The Philippines, the Hollywood Years

 

 

I posted Episode 31 late on Monday; sorry I didn’t announce it here sooner.  With this podcast episode, we begin a narrative completely in the twentieth century, so welcome to recent history!  Here we also conclude the four-part miniseries about the Philippines.  This time we cover the years from 1902 to 1941, looking at the minor wars that came after the Philippine Insurrection (or Philippine-American War, if you’re politically correct), and seeing how Americans and Filipinos learned to work together, so that the Philippines can become independent someday.

https://www.blubrry.com/hoseasia/28123464/episode-31-the-philippines-the-hollywood-years/

The American War in the Philippines

 

 

This is the third episode in the mini-series that the podcast is currently doing about the Philippines.  Here we cover the three-year war the Americans fought to keep the islands after they arrived in 1898.  This also completes our narrative on Southeast Asia in the nineteenth century.

https://www.blubrry.com/hoseasia/27686153/episode-30-the-american-war-in-the-philippines/

America Comes to the Philippines

 

 

Here is Episode 29 for your listening pleasure!  This episode covers the part of the Spanish-American War that was fought in the Philippines.  In doing so we will say goodbye to Spain, and meet the last colonial power to come to Southeast Asia, the United States.  In the past the narrative could cover centuries of events with one episode, but this time almost everything happened in one year, 1898.

https://www.blubrry.com/hoseasia/26996769/episode-29-america-comes-to-the-philippines/

The Free State of Van Zandt

 

On the podcast, in the latest episode I mentioned America’s first war in Korea, the Shinmiyangyo Incident of 1871.  Now here is another strange war in the 1800s that most people have forgotten, to the point that I just heard about it.  On The Xenophile Historian, I have added it to Chapter 4 of the North American history series.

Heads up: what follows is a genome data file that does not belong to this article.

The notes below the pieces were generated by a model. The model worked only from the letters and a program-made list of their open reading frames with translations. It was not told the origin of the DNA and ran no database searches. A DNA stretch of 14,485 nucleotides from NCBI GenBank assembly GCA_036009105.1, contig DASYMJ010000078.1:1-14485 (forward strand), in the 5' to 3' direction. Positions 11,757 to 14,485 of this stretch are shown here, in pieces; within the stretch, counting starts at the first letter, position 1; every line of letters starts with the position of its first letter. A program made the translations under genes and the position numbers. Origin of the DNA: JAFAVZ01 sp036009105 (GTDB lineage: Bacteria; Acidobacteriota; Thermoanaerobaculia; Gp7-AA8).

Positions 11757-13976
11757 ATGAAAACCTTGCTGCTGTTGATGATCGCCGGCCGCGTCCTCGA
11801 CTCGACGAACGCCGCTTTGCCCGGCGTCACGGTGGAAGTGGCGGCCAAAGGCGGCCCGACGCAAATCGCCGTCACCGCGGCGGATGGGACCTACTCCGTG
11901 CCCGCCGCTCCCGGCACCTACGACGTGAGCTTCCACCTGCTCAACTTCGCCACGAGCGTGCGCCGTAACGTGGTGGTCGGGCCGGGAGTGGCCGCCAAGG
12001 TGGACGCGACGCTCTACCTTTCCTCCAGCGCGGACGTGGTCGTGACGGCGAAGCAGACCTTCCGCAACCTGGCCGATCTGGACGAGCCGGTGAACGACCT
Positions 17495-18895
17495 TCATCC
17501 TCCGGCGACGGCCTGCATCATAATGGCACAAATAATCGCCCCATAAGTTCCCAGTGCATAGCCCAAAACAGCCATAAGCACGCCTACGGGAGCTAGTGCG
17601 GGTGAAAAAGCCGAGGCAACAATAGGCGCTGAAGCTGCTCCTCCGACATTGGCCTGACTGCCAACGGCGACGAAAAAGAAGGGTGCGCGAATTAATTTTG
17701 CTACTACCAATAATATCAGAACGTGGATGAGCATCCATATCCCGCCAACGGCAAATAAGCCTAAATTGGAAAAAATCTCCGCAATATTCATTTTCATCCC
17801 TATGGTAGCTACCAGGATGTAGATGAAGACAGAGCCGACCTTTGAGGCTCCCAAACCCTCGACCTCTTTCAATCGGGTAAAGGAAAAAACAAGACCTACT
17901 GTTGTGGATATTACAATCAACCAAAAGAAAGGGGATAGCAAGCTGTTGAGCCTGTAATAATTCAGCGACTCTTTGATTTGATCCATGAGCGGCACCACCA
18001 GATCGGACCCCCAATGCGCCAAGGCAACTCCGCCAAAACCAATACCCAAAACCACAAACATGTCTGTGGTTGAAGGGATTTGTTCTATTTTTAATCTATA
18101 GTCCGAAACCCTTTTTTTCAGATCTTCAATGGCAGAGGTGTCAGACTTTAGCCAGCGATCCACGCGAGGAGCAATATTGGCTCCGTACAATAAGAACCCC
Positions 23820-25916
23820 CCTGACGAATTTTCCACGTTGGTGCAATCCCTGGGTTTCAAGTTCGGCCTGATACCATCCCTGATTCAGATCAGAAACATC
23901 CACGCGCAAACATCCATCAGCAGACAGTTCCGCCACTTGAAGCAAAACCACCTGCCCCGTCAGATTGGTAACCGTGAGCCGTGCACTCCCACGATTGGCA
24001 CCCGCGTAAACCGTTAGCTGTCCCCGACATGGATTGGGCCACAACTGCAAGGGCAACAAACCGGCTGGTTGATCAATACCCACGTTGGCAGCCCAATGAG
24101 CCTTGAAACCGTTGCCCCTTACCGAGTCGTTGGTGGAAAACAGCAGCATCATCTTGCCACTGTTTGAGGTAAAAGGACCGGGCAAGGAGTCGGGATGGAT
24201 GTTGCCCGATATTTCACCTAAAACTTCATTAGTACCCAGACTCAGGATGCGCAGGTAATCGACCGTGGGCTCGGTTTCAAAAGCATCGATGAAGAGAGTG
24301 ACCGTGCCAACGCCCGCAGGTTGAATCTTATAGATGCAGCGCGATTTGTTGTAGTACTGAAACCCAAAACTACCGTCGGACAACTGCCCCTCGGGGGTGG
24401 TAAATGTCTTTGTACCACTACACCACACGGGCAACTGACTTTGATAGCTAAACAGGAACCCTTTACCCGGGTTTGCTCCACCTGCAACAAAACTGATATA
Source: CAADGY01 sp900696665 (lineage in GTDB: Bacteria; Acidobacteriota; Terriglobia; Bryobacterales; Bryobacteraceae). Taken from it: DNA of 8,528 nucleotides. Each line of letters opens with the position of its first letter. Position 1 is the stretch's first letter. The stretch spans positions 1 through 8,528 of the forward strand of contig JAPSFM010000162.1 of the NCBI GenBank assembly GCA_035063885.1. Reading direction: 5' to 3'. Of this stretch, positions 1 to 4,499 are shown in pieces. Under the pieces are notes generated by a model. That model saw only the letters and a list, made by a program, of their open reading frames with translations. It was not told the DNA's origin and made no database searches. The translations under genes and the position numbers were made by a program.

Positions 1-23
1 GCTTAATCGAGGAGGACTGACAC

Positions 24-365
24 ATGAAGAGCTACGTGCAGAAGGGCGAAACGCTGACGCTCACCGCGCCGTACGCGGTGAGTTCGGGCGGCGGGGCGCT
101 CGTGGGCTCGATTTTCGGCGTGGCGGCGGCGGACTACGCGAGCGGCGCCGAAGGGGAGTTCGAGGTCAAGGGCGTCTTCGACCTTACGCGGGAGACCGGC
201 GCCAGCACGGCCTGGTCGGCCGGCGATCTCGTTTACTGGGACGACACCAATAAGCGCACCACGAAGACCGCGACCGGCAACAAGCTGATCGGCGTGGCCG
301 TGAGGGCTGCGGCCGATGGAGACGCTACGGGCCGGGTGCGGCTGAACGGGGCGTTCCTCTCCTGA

The Free State of Van Zandt

One part of the South that wanted nothing to do with slavery and Reconstruction was Van Zandt County, in northeastern Texas.  Almost no one in this county owned slaves, and they didn’t like the idea of fighting for someone else’s right to own slaves.  When Texas seceded in 1861, some folks in Van Zandt County proposed seceding from Texas, so that like West Virginia, they could remain with the Union.  However, the threat of military intervention by the state of Texas was enough to keep the citizens of Van Zandt from acting, for the duration of the Civil War.

After the war, the citizens of Van Zandt decided that another thing they didn’t like was letting Union troops and carpetbaggers run around in the county.  In 1867 Texas was readmitted into the Union, and a convention was held in Van Zandt to propose seceding from Texas, the Confederacy, and the United States of America!  The county commissioners approved of this move, and drafted a declaration of independence, which looked a lot like the more famous 1776 Declaration of Independence.

Naturally General Sheridan saw this move as an act of rebellion, and he sent a cavalry unit to deal with it.  However, the heavily forrested terrain of Van Zandt County canceled the advantage cavalry normally has, and the rebels knew their home ground well enough to surprise their opponents.  The first (and only) battle of the Free State War was won by the rebels, who ambushed and drove off the cavalry.  Then, to celebrate the ultimate David-vs.-Goliath victory, the rebels gathered in Canton, the main town of Van Zandt County.  At the party they drank too much, and while they were totally blotto, Sheridan’s troops returned, arrested the whole bunch, and built a stockade near Canton to hold them.